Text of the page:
Refreshing News from the Ninth Circuit

by William Yeatman on April 30, 2008

I just received a hard copy of an opinion in San Francisco Chapter of the A. Philip Randolph Institute et al. v. EPA et al. The plaintiffs in this matter sought all sorts of things, all of which involved EPA continuing to do things that Congress is terrified of taking responsibility for expressly telling EPA, or any other agency, to do — regulate carbon dioxide. The requests included a writ of mandamus compelling EPA immediately to declare that CO2 emissions from autos pose an endangerment to public health and welfare, and to regulate it.


For beleaguered opponents of the global warming industry, the opinion is a must read. It comes from a fairly unexpected source, Federal District Judge Charles R. Breyer, a Ninth Circuit Clinton appointee and brother of SCOTUS’s Stephen Breyer, making it ever more refreshing. Although its precedential impact will be minimal simply by virtue of the nature of the requests and ruling, the federal mandamus and Administrative Procedure Act discussions are very instructive reads, given the persistence of ignorant if common claims such as the contention that the Court in Mass. v. EPA determined that CO2 was a pollutant posing an endangerment, and that EPA and the Bush Administration are now somehow in violation of the opinion, and so on. About these claims, specifically, the here court notes "The Supreme Court was careful not to place a time limit on the EPA, and indeed did not even reach the question whether an endangerment finding had to be made at all."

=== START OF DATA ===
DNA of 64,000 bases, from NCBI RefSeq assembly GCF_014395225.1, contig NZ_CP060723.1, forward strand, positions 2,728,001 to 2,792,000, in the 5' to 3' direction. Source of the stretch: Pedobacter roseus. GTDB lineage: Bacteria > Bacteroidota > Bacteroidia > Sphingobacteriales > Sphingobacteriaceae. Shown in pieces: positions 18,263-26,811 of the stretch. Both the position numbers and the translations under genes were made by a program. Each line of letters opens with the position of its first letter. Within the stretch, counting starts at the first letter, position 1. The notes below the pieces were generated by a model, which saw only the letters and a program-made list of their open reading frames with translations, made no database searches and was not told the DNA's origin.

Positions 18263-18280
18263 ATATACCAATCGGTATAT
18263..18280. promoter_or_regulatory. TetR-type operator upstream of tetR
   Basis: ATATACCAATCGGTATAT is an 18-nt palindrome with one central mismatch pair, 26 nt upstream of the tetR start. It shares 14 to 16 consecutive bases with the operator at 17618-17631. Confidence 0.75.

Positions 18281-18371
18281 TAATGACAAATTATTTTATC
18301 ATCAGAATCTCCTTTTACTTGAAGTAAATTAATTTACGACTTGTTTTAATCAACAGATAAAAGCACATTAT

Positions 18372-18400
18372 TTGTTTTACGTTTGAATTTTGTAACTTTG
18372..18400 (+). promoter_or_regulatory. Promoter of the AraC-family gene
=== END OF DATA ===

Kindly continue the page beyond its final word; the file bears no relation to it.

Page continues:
This court vigorously slapped such nonsense down and in no uncertain terms. Most rewarding is the pithy dismissal of the complaint itself, in the process of rejecting the request for Rule 11 sanctions (for filing frivolous claims), the latter which represent a course that our side is increasingly pondering in the face of the increasingly outrageous global warming litigation industry. "A close call" as the court said, at best, but pretty rough stuff from out in those parts against what was a fairly typical Ninth Circuit "environmental" plaintiff.


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